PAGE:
I laid down the gauntlet in my last post, suggesting to Rep. Khanna that if he truly wants to get to the bottom of the H-1B issue, he ought to meet with me. As I said, “for better or worse, I am the one who ‘knows where the bodies are buried’ on H-1B…The ball is in your court.”
Needless to say, I didn’t think it would be likely that he would respond. On the contrary, his flurry of tweets on the issue (and on me) abruptly came to a screeching halt. Maybe Rep. Khanna is more receptive to the entreaties of his staff to calm down than Pres. Trump is to his. 🙂 Tweeting may be harmful to one’s political health.
Well, then, what if anything came out of the VOA debate? I am confident that the debate and aftermath at the very least made Khanna aware of the fact that Silicon Valley employer exploitation of H-1B de facto indentured servitude is rampant. During the debate he had loudly demanded that I supply him with names of related people at Google, but when I offered to do so, both during the debate and on several occasions since, he backpedaled. Nevertheless, I gave him several other sources that would show him the problem, and really, ANYONE in Silicon Valley who has ever been sponsored for a green card by an employer could tell him about this. Still, whether or not he followed up to verify, I think we can safely assume that he got the point.
And it is a BIG point, as it shows Mr. Khanna that those deep pockets Valley CEOs who put him in Congress (third try) are the diametric opposites of innocent idealists like him. They are cold, calculating businesspeople who are often ethically challenged. If he wants to stay in office and engage in his do-good societal activities, he will have to make a Faustian bargain with them.
One of the more influential figures among critics of H-1B, “John,” completely agreed with the Intels Good, Infosyses Bad, Foreign Students Genius view for many years. My own efforts to educate him fell on deaf ears — until Poachgate, in which it was revealed that Google, Apple and so on had engaged in illegal collusion regarding their engineers. That turned John around, as he suddenly realized that Silicon Valley CEOs were not the glorious, innocent nerds that he had pictured. Maybe Khanna will have a mini-epiphany in this regard too, though it won’t change his course of action.
And note, the illegal collusion in Poachgate was aimed at keeping employees immobile, as above, no coincidence. As I mentioned during the debate, Google stated in a meeting with several of us researchers that they prefer hiring foreign students for their immobility. They had tried keeping the Americans from jumping ship by dragging out the granting of stock options, but it hadn’t worked; for the foreigners, green card sponsorship achieves the goal. The problem leading to Poachgate was the same; the CEOs agreed not to hire each other’s workers.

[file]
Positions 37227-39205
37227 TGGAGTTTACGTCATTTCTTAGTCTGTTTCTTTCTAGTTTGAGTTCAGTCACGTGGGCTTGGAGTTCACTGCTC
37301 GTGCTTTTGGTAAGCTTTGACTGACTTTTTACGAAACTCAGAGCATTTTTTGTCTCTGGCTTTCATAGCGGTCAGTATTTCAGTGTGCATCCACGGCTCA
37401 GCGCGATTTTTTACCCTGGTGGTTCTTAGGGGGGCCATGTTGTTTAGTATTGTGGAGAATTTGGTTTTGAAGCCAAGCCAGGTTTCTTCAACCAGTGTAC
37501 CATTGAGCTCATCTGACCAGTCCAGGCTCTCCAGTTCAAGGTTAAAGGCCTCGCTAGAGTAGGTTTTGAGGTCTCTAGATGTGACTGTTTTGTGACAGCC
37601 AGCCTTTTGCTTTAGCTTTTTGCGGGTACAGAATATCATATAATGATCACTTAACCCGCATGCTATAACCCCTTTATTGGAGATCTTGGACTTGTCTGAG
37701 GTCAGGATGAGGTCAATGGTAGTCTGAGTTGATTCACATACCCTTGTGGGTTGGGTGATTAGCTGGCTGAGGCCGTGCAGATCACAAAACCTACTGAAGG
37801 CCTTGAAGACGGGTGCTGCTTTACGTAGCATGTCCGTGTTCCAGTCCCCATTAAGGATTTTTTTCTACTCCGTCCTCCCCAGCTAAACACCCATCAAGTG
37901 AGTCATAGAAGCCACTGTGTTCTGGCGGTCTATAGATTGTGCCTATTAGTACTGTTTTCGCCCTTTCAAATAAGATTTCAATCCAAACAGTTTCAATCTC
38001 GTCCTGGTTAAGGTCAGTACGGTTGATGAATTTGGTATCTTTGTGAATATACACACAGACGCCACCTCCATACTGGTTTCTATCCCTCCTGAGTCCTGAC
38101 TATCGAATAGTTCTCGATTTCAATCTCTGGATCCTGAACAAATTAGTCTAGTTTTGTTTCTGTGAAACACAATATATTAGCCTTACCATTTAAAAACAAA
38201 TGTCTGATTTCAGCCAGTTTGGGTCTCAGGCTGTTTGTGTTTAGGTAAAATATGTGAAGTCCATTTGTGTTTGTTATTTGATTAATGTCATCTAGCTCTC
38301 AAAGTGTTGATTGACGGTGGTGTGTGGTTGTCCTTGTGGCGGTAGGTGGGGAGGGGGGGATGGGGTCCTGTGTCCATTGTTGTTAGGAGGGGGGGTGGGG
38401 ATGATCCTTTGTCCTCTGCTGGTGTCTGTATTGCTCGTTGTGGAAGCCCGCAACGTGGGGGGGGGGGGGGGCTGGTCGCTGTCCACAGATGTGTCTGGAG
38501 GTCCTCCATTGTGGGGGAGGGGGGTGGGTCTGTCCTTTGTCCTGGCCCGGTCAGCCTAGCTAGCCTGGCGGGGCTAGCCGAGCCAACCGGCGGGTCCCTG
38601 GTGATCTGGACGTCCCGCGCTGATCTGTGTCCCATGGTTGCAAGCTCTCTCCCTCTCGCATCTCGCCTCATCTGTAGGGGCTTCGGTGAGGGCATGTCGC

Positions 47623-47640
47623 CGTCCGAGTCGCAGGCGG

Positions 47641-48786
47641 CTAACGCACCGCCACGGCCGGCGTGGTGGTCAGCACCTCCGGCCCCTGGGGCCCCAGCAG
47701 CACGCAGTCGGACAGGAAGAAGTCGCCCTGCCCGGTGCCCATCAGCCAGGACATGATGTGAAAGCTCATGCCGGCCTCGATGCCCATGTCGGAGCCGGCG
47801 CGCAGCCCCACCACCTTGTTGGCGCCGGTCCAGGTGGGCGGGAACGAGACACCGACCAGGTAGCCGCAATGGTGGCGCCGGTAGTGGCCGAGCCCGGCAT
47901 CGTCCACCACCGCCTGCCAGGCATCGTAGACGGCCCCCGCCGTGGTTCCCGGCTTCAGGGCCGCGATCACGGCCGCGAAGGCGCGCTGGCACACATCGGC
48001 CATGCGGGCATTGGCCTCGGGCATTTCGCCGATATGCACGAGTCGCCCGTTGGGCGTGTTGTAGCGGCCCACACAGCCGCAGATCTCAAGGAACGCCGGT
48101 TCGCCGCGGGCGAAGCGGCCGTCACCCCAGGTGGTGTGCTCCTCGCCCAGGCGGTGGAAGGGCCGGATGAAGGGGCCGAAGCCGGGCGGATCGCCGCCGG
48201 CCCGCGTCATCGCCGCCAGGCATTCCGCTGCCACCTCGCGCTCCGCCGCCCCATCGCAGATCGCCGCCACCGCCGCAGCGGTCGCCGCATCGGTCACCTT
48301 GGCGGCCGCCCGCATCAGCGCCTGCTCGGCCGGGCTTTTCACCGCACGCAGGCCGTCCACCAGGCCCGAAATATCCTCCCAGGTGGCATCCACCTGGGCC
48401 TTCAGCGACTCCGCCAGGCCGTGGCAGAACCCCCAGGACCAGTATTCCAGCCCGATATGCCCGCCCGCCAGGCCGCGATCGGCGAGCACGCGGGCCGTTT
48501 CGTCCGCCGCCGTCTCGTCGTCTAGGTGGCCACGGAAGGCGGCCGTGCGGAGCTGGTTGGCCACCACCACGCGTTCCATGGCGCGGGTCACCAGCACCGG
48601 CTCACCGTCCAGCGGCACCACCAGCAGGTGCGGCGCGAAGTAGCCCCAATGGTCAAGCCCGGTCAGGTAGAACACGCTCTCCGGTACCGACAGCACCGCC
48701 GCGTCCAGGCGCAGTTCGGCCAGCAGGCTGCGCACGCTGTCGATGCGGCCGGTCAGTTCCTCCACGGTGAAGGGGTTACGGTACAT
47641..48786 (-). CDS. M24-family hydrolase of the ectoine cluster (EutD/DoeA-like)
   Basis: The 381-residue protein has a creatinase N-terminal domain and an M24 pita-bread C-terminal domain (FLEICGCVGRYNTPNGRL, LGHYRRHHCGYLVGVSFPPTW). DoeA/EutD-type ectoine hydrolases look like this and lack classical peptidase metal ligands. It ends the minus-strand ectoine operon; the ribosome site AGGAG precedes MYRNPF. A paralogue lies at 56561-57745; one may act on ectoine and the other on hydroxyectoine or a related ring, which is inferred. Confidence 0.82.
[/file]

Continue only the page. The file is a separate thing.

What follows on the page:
The debate with Khanna has also taught us something about the San Jose Mercury News. Here it is my turn as the naive innocent. I’ve been dealing with them throughout the nearly 25 years I’ve been writing about H-1B, and am always happy to give them my time when they call for an interview. Though their editorial position (and even their TV commercials) has been unwaveringly pro-industry, their news coverage of the issue has been impartial and of high quality. But I was quite disappointed in this case.
Alan Tonelson, in his blog post today, remains skeptical regarding the Mercury editor Neil Chase’s claim that a full video of the VOA debate was not recorded. Naif that I am, I appreciate the editor’s taking the time to post his denial on my blog, and I am inclined to believe he is sincere. But I am much less trusting of the Mercury reporter who was running the videocamera at the debate, as she was openly hostile to me, very unprofessional and raising the possibility that even the editor may not know the full truth as to whether a full video was indeed produced.
More importantly, though of course I as the subject of Khanna’s tweets am biased, I agree with Alan’s point that this was an obvious news item. Just think of it: A politician participates in a public panel discussion with a person of opposing views, with the politician occasionally raising his voice, and then subsequently goes into a tweeting spree, trashing the other person over the course of several days, all over a topic the newspaper considers of central importance. Sure seems like a juicy news item to me. But Mr. Chase declined to act on Alan’s suggestion.